For more than 1,000 young Jews assembled in Moscow at the end of April, it was just another successful event in a chain of gatherings that has become a magnet for Russian-speaking Jews around the world.
But this year’s Limmud FSU meeting also marked a change: The food served was all kosher for the first time, and organizers led Sabbath services. Unusual for a gathering that caters to the needs of a community characterized by its prevailing secularism, this was just one sign of the changes brought about by Limmud FSU’s new partnership with the International Fellowship of Christians and Jews. The Fellowship’s leader, Rabbi Yechiel Eckstein, has stated that his goal is to bring more religious content to the events and to use conferences for building Jewish identity and for encouraging immigration to Israel.
“After all, this is a Jewish, not a Buddhist, event,” Eckstein said in an interview from Moscow.
The alliance between the two organizations, announced on March 29, signals a shift for the Fellowship, as well. The group, which until now has mindfully avoided supporting Jewish educational initiatives because of fears that it would conflict with the values of its Christian funders, is now taking on its first mission of expanding Jewish religious identity. Eckstein, a rabbi and Hasidic singer, is one of the pioneers of Jewish-evangelical relations. He founded the Fellowship two decades ago and has since grown it into a massive charity raising money from pro-Israel Christians and using to fund programs dedicated to the security and welfare of Jews in Israel and Eastern Europe.
Under the new alliance, the Fellowship will become a “key partner” as described in a joint press release, and will work to expand Limmud FSU events to more Russian-speaking communities and to provide scholarships that will allow more young adults to participate.
Eckstein’s group has agreed to provide $400,000 a year for three years, making it the largest single donor of Limmud FSU, which operates a budget of $3 million a year. Under the partnership agreement, Eckstein will carry the title of dean and will be involved in all of the group’s decisions. Limmud FSU also added the Fellowship’s name to its official logo.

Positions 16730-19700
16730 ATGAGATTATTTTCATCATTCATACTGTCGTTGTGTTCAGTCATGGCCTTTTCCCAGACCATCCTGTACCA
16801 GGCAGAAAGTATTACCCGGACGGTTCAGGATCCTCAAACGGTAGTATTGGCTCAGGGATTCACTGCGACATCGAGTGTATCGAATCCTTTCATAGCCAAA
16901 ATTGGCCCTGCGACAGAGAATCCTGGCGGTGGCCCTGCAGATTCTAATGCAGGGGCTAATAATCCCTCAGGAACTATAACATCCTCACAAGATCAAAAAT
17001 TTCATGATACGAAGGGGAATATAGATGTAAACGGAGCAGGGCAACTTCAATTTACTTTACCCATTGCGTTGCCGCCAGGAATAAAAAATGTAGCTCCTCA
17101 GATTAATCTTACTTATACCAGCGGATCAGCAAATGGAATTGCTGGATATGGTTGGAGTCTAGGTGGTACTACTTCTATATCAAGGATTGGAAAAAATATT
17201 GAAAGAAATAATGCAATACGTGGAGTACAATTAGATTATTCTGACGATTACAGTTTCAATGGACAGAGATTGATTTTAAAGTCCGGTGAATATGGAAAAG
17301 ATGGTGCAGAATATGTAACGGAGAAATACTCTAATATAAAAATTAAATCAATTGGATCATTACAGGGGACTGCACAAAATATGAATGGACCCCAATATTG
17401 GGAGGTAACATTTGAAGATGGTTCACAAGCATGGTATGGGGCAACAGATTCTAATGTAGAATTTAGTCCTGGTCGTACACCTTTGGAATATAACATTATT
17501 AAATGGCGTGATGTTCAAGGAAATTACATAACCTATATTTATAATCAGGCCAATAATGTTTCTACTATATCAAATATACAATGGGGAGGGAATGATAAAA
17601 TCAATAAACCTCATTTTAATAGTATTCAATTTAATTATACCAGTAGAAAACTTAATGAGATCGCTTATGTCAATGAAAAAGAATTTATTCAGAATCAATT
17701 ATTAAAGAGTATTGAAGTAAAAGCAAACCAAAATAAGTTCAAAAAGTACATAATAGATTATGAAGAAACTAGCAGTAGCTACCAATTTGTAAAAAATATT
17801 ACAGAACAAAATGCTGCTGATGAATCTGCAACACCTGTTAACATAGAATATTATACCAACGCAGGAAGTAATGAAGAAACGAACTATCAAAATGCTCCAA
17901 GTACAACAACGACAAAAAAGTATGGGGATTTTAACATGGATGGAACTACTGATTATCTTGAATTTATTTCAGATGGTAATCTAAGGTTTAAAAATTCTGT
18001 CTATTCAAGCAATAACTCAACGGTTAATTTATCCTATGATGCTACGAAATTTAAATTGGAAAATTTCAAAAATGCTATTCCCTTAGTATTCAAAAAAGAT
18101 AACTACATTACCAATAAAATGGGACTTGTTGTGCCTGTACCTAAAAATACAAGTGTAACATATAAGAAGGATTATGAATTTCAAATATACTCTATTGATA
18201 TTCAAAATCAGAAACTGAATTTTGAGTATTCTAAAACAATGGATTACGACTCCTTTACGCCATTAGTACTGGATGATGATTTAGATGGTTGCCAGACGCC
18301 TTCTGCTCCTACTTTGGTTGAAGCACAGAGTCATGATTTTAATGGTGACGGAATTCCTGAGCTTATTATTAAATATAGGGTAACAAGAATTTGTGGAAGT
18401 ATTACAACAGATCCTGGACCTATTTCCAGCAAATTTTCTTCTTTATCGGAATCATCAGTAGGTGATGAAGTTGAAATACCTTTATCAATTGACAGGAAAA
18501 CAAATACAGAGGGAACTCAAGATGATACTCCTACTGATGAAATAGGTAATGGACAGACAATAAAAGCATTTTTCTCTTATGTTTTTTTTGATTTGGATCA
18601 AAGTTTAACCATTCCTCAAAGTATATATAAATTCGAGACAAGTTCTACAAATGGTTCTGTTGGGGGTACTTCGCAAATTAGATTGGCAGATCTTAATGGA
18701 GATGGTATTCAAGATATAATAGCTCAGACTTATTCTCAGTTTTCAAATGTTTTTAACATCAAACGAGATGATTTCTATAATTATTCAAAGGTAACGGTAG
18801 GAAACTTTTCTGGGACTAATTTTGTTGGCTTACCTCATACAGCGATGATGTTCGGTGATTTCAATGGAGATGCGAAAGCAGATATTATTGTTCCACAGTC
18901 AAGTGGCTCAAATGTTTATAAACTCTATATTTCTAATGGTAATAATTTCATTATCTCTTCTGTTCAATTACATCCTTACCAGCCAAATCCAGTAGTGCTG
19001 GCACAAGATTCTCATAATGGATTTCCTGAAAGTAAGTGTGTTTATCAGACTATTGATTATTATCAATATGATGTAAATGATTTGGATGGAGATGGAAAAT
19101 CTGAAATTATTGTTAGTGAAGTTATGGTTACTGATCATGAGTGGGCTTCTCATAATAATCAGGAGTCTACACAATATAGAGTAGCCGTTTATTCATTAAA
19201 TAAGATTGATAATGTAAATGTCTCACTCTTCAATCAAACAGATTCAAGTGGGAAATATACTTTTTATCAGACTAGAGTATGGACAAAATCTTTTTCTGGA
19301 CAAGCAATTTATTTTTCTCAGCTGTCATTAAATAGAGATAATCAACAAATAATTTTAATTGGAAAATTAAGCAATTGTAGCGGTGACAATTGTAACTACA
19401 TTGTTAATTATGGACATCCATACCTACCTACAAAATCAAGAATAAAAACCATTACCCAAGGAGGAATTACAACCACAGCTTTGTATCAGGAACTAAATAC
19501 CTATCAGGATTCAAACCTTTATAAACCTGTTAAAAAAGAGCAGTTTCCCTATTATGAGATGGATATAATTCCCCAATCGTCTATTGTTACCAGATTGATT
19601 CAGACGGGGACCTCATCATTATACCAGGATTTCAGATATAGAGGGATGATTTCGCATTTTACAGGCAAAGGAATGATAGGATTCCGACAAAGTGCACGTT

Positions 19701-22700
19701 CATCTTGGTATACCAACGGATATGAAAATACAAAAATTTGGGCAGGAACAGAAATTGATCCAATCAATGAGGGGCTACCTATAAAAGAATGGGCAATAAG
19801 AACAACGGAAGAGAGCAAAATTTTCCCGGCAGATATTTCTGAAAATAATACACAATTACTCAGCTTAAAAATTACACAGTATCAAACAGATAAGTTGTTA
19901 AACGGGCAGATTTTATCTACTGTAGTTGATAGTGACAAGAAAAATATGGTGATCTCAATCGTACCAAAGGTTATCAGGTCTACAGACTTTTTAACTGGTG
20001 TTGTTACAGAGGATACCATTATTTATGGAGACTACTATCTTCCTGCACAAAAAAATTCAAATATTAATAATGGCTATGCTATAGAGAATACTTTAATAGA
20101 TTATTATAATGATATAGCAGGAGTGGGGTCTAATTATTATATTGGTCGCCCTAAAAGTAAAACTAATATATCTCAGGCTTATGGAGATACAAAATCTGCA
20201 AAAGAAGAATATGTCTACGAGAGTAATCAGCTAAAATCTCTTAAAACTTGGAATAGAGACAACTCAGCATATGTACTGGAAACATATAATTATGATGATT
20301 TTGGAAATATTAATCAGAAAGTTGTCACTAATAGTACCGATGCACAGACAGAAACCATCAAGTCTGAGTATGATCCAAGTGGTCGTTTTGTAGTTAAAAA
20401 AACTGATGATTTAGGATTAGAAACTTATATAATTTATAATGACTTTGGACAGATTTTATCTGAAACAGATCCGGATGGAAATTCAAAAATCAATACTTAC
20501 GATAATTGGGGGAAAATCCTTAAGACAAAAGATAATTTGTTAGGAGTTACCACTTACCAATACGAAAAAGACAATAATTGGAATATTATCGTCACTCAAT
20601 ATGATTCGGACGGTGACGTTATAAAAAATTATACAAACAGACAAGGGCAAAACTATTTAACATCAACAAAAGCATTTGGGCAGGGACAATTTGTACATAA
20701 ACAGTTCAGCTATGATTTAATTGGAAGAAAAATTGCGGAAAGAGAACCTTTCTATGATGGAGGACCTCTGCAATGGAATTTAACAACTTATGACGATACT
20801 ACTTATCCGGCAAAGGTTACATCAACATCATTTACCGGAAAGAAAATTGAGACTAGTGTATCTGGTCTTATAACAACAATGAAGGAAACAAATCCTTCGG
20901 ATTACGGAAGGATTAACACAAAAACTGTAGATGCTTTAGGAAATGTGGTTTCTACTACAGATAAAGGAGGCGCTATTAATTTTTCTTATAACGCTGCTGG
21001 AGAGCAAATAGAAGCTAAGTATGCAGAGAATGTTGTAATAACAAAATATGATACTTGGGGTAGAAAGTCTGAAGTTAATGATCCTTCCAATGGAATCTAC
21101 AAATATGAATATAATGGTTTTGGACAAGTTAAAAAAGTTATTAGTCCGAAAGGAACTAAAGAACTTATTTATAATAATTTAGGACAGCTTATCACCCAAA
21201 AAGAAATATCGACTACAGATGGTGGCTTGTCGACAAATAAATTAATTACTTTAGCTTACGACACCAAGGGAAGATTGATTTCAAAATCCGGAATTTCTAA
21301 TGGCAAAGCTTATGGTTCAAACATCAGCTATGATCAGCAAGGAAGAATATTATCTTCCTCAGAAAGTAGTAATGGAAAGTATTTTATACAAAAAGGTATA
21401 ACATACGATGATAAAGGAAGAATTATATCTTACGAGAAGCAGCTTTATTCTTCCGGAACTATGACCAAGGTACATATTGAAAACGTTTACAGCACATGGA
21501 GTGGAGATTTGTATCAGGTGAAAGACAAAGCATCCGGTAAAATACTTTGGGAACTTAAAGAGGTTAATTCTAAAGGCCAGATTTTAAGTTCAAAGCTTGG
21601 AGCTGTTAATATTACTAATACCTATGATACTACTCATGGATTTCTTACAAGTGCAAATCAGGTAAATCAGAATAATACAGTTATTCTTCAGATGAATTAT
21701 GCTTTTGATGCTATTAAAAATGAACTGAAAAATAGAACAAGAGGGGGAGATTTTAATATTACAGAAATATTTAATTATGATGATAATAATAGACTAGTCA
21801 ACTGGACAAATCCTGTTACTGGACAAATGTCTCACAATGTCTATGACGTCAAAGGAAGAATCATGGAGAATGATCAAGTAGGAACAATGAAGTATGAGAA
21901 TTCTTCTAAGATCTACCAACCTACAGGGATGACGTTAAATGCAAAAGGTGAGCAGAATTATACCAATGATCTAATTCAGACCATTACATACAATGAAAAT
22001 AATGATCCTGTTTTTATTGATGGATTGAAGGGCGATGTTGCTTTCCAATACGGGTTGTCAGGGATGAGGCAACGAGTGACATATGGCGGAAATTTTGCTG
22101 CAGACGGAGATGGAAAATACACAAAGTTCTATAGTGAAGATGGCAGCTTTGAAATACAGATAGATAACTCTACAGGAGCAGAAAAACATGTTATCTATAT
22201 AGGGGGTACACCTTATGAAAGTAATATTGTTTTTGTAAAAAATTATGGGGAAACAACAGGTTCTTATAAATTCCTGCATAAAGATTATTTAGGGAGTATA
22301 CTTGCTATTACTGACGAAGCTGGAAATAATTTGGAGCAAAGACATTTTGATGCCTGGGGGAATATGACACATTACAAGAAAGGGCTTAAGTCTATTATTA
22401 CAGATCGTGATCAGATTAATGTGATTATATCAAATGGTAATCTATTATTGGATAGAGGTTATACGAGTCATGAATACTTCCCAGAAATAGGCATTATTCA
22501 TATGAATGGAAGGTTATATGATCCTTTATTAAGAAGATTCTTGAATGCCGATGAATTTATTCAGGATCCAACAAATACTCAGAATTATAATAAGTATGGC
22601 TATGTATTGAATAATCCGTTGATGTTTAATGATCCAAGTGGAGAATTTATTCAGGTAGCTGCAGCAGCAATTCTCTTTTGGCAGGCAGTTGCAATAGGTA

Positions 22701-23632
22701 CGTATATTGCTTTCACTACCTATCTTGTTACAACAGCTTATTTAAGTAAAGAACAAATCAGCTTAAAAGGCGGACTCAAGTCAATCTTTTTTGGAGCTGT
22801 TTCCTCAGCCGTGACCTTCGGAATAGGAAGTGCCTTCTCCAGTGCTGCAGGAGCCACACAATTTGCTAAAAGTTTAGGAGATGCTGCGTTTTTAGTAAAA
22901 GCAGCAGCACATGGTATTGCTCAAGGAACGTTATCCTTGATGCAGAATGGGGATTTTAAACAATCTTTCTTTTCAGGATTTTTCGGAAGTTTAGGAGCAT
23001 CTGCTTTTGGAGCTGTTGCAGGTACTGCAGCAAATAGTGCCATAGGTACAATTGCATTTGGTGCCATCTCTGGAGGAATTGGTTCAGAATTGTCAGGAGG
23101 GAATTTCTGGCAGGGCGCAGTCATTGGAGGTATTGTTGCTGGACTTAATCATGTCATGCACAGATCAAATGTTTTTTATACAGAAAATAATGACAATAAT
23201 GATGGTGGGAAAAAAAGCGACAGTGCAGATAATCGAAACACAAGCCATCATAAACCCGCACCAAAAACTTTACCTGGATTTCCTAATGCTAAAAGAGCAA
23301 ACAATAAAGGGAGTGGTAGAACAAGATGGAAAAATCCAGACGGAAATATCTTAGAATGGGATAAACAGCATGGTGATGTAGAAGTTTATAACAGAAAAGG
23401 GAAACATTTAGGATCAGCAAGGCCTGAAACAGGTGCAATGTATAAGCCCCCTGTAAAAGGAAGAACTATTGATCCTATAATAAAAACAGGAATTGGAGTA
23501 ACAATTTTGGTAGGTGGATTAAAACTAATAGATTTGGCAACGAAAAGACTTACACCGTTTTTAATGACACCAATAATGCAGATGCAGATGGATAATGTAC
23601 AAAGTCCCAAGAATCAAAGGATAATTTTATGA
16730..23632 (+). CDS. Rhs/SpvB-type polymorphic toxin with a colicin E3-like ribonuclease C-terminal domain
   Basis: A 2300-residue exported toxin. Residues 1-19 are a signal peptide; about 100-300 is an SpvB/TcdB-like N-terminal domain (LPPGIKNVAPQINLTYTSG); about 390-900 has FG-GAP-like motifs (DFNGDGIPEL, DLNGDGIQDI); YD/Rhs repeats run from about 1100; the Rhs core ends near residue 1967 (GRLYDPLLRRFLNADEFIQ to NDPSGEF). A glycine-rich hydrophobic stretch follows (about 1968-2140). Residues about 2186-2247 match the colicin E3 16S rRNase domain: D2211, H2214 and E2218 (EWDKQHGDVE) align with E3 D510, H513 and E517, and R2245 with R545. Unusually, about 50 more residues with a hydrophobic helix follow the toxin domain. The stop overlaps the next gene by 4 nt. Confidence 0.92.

Limmud FSU, inspired by the Limmud movement that began in the United Kingdom in 1980, was founded eight years ago. It organizes annual weekend conferences for Russian-speaking Jews in former Soviet Union countries, as well as for Russian-speaking Jews in other communities. Limmud FSU is credited widely with success in reaching out to Russian-speaking young adults who had little connection with traditional community institutions. It now operates in seven countries and has an alumni list of 250,000 participants.
The group’s founder, Chaim Chesler, told the Forward that the newly forged partnership with the Fellowship will help further expand Limmud FSU and help address a growing demand for more events. “The connection with Rabbi Eckstein is very important for me, because he is a Jew who is sensitive to the real needs of the Jewish people and is willing to engage in them,” Chesler said.
The unique character of Russian-Jewish identity has shaped the form that Limmud FSU has adopted in its annual events. Connection to Judaism and Zionism among young adults born at the end of the Soviet-era is loose, and Limmud conferences have not put an emphasis on religious practices. Organizational affiliation in former Soviet Union Jewish communities is also low in comparison with that of the United States and Western Europe.
Eckstein, an Orthodox rabbi who is now based in Israel, aims to use his new investment in Limmud FSU to inject more Jewish content into the conferences. He stressed, however, that adding a religious dimension to the annual conferences should not be viewed as alienating secular or non-Orthodox participants. “It doesn’t matter to me if it is Reform, Conservative or Orthodox,” Eckstein said. “I want our identity to be influenced not only by the secular dimension, but also to give participants a choice of a religious dimension.”